[Snort-users] Linux packet loss statistics?

___cliff rayman___ cliff at ...1366...
Thu Apr 5 18:01:18 EDT 2001

i think u can test the packetloss for yourself.

i am not familiar with netperf, but u need a tool
which will put a quantifiable number of packets
on the wire.  if netperf won't do it, nmap or a perl
program certainly will. use tcpdump -c or snort to
count the number of packets actually received.
this should give u your true loss ratio.

___cliff rayman___cliff at ...1367...://www.genwax.com/

Mike Johnson wrote:

> ----snipage----
> I've got three identical systems.  All are pretty good
> hardware and use the Intel eepro100 card (well, the
> onboard version).  I've got all three plugged into an
> HP ProCurve switch with one port set up as a monitoring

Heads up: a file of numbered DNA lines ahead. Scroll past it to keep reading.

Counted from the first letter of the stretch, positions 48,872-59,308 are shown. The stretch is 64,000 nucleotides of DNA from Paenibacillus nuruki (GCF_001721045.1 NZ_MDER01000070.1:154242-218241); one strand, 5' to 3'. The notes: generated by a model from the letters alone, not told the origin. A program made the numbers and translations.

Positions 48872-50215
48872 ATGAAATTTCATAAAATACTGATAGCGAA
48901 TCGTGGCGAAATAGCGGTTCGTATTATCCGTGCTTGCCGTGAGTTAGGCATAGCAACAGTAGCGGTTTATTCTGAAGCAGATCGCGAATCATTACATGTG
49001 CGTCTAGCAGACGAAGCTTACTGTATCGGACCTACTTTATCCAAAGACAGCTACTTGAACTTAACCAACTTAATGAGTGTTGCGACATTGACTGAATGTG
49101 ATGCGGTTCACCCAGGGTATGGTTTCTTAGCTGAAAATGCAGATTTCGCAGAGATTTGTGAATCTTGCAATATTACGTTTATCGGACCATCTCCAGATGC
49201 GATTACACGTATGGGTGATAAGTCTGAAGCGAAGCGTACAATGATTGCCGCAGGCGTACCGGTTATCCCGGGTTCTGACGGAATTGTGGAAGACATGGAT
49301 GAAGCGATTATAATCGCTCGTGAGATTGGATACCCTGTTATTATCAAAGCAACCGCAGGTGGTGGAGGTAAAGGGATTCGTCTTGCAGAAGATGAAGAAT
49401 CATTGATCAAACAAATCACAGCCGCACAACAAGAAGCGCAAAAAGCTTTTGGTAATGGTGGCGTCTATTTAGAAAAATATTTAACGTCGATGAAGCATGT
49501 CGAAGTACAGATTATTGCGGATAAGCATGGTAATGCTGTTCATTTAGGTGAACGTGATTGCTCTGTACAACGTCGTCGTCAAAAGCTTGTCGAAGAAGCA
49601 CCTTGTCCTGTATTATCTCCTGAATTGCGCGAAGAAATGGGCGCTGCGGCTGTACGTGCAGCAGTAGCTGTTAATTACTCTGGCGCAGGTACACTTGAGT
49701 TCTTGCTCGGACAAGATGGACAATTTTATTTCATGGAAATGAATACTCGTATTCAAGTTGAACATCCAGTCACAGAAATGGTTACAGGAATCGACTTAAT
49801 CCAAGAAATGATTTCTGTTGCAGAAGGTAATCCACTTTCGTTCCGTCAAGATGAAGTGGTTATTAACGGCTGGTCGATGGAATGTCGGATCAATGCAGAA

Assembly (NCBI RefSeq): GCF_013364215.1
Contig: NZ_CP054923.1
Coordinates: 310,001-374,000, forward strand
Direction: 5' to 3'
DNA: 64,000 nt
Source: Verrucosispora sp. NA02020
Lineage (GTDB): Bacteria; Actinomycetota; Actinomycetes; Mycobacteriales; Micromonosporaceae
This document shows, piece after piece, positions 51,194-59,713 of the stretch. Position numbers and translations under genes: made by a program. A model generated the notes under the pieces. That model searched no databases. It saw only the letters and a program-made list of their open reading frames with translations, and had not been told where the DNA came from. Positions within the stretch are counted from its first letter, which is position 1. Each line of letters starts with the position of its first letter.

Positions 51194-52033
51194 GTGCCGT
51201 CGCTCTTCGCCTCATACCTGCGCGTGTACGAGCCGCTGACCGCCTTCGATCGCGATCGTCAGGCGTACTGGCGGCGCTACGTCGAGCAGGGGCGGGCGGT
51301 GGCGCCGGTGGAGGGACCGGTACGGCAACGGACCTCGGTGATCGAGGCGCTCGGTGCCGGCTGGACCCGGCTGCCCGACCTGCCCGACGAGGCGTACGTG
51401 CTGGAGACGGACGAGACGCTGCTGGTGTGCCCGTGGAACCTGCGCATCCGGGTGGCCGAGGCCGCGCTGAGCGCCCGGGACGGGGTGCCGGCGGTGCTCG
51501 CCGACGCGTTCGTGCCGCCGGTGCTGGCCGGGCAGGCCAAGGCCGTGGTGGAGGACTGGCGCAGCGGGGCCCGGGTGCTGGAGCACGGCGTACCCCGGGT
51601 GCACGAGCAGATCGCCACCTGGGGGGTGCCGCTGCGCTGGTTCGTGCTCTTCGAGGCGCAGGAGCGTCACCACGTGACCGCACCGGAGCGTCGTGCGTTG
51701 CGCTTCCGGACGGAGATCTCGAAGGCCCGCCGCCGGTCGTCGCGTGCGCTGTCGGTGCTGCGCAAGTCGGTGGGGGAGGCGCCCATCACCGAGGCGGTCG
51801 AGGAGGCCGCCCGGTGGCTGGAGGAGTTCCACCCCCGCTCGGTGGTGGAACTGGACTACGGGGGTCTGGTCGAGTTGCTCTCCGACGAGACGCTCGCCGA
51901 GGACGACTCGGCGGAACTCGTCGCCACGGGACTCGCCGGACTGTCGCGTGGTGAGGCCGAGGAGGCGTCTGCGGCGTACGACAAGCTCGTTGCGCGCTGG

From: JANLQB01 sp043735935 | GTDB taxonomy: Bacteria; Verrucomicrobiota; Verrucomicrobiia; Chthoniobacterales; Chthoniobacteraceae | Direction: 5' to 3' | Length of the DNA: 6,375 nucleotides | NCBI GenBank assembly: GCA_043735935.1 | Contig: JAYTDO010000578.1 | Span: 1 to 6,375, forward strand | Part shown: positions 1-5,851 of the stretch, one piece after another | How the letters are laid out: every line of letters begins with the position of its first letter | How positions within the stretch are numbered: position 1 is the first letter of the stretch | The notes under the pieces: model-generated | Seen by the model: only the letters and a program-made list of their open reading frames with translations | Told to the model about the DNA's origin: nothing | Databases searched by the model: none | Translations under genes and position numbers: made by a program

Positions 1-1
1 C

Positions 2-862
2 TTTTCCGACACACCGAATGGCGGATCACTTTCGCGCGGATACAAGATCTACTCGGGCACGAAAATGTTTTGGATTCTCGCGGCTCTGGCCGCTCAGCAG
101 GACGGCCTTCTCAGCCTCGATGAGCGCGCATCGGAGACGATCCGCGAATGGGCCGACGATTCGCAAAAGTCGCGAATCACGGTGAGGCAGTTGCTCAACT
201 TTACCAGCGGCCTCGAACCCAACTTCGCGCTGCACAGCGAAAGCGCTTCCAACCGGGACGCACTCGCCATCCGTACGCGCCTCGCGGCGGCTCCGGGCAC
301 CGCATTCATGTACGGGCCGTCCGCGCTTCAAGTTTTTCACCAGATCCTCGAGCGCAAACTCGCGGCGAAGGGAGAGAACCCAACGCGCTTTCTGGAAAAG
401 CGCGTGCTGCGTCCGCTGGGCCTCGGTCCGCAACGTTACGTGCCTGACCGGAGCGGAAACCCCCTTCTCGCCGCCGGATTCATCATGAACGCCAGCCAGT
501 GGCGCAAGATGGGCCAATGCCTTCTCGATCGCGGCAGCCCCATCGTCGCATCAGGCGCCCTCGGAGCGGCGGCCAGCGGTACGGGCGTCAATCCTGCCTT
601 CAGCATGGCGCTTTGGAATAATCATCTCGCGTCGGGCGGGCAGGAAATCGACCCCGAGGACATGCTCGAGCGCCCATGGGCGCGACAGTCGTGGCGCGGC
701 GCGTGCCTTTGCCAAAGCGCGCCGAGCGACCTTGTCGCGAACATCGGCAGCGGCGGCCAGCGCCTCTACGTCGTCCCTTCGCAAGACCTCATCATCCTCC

> port.  One of the deciding factors in the whole thing
> has been that OpenBSD has a better reputation when
> it comes to packet capture.  There are other reasons
> that I'm considering Linux, so I wanted to see if
> Linux has made any improvements in the packet capture
> area.
> So, I run HP's netperf between two of the boxes, and then
> sit back and snort on the third.  I limit the test to
> 1000000 packets so I don't fill my disks, because
> netperf pushes around 92Mbps between the other two
> boxes.
> My snort command line:
> snort -de -i fxp1 -l . -n 1000000
> According to the packet loss statistics, OpenBSD is
> dropping packets.  Anywhere from half a percent to
> sixty (yes, 60) percent.
> For the moment, I'm not to worried about that.  What
> bothers me is that according to the statistics for
> Linux, it's dropping -no- packets.  That's right,
> zero percent.  Buh?
> So, what's the deal with the packetloss stats for
> Linux?  Are they on the level?
> http://www.geocrawler.com/redir-sf.php3?list=snort-users

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